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Different views on the European minicar market

The Fiat 500 has been and still is a great success story. It has been on the market for almost 7 years already, its exterior design hasn’t been changed much since, but sales have remained firm and have actually increased again in 2013, and also in 2014 so far, outselling the once very popular Fiat Panda. Besides the obviously appealing design, its success may also many ways buyers can customize the exterior and interior of the car, a trend that has caught the attention of other automakers.

Renault Twingo

Renault claim the new, third generation Twingo was inspired by the 40-year old Renault 5, but after talking to some visitors on the show floor at the Geneva International Autoshow, it shouldn’t come as a surprise that most people find the Twingo very similar to the Fiat 500. And it’s not only because of the design, but also because the cars on the Renault stand all have been personalized with striping, colored dashboard and steering wheel accents and different sporty wheels.

Also appealing to the younger target audience are the connectivity options: Renault offers customers an “R & Go” app that can link an Apple or Android smartphone to the Twingo’s multimedia system for 3D-navigation, hands free calling, music and trip computer. The smartphone can then be mounted on the dashboard at eye level and operated through a simple four-icon menu.

Citroën C1, Peugeot 108, Toyota Ago

Similar to the Twingo (and the Fiat 500), the new Toyota Aygo is highly customizable, both inside and outside. The Aygo has a choice of different colors for its X-shaped grille and other exterior accents on the bumpers and doors, and also for its dashboard and center console. Besides that, the Aygo and its French siblings Citroën C1 and Peugeot 108 can be equipped with an optional full-sized sliding canvas roof as well and offer similar connectivity options. The Citroën C1, for example, will be available with a 7’’ touchscreen grouping radio, telephone, video player and trip computer. Drivers can copy smartphone content onto the 7’’ touch screen for easy display and control through an exchange app, which allows them to use several driving-compatible smartphone apps from the 7’’ touchscreen: navigation, telephone, address book, music etc.

This smartphone connectivity should appeal to the gen-Y car buyers, but whereas the options for customization look great in sales brochures and may even help these vehicles to get a “hip and trendy” image, I believe most customers will simply opt for a more moderate color scheme, as they may be afraid of resale value for a vehicle that is too personalized. Especially with things like (roof) stickers and bright colored mirror caps or bumper strips: how many Mini’s and Fiats 500 do you see with this kind of decoration? Besides that, not all customers prefer a car to be as playful and colorful, and that’s where Suzuki comes in with the new Celerio.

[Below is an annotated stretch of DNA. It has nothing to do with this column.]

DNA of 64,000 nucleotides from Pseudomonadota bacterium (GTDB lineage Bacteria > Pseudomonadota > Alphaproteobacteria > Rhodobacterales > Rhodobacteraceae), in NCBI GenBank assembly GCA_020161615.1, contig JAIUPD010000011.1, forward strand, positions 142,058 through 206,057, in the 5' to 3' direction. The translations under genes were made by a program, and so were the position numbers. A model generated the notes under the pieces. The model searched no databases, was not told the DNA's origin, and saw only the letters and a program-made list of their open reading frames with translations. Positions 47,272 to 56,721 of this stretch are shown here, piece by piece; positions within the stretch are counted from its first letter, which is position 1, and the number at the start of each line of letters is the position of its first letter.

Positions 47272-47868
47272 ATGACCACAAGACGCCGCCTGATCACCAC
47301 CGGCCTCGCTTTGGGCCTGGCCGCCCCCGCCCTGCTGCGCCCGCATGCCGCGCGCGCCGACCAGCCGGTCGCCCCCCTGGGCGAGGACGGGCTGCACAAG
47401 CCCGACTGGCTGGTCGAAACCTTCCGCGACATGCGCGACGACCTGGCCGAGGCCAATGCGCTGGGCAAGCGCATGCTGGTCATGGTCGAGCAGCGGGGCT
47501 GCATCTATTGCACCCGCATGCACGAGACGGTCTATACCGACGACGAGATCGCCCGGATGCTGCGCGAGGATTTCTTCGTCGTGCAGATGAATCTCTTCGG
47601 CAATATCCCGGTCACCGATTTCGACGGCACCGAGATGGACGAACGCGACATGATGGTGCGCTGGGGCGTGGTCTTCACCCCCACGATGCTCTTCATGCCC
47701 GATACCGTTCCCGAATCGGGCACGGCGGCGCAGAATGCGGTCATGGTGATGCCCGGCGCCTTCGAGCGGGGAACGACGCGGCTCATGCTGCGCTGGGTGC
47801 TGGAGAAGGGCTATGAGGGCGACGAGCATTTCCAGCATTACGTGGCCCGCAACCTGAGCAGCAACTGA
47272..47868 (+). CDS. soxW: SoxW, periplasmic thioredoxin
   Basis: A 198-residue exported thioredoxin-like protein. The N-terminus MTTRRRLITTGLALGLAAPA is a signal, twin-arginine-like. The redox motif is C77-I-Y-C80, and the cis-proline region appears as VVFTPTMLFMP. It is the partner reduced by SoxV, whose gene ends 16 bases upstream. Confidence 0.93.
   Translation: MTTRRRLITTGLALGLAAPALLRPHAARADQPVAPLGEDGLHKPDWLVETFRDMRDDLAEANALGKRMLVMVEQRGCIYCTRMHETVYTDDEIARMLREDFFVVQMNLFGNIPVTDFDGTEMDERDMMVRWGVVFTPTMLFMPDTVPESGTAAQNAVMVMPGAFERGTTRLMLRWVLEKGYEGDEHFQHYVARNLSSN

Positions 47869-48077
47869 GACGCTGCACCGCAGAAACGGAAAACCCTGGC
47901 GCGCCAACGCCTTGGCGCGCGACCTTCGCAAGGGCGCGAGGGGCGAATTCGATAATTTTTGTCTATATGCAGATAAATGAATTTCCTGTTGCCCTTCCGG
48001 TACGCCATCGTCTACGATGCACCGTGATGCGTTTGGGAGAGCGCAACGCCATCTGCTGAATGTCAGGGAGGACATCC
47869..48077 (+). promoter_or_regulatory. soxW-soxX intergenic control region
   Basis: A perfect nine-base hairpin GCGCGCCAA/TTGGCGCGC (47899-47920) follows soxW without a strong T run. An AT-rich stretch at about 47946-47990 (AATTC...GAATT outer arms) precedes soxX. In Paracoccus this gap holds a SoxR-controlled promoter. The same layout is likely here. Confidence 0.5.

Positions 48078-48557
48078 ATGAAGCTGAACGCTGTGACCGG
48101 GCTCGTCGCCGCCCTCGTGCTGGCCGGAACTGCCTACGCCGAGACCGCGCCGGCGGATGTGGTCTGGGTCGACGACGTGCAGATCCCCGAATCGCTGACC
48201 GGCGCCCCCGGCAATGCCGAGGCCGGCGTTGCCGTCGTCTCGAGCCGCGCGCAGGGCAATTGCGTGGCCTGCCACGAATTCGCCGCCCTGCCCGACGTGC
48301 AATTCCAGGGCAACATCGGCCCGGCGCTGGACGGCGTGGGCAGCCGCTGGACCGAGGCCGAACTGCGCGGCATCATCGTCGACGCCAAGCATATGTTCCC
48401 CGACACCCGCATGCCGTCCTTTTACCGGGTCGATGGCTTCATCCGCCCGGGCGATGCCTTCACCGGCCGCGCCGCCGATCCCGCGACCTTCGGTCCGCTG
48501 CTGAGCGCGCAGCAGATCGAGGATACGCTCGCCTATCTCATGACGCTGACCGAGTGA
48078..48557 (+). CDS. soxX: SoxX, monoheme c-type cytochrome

Suzuki Celerio

The Celerio is the replacement to the Suzuki Alto, and whereas the Twingo and Kolin sisters are developed purely for the European market, the Celerio will be sold mostly India, one of the Alto’s biggest markets and production base, and Japan. The difference in target markets is noticeable inside and outside, as the Celerio sets itself apart from the other newly introduced minicars by being much less frivolous and more functional. The Celerio doesn’t aspire to be hip and trendy, it wants to offer no-frills basic transportation with good fuel economy and a spacious interior.

As a result, Suzuki claims the largest interior and luggage space of the segment, as well as class-leading fuel economy. This should appeal to the sensible and thrifty minicar buyer, the same people who used to buy the Alto. It also has a much narrower and taller stance than its competitors-to-be, which should appeal to senior citizens looking for a high seating position and easy entrance, but is opposed to the current trend for European-style minicars. For example, the Hyundai i10 used to be designed as a tall senior-citizen transportation, but the new generation is much less hard on the eyes. With its all-black dashboard, the Celerio has a more serious and less frivolous interior, but it makes it look and feel more like a budget car compared to the other new entrants in the segment, which have made great inroads in exterior and interior design. It’s main competitors will be the Mitsubishi Space Star and perhaps the Chevrolet Spark, which are also vehicles in Asia, for the Asian market. Both are not very successful in the European minicar segment, which may be an indication for the Celerio’s fate.

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The Twingo and 108-Aygo-C1 triplets should appeal to a younger crowd, in search of a fashionable small car that they can customize for even more individuality. Renault, Toyota and Peugeot-Citroën have realized this is a very appealing type of customer, as they are less price sensitive and tend to spend hundreds to sometimes thousands of euro’s on top of the base price to dress up the vehicle to their liking and for technology gadgets. But these customers have an ever-growing supply of cars to choose from. Let’s just hope there are enough of these buyers for everyone to be able to take a piece of this cake, it will make European streets more attractive to look at.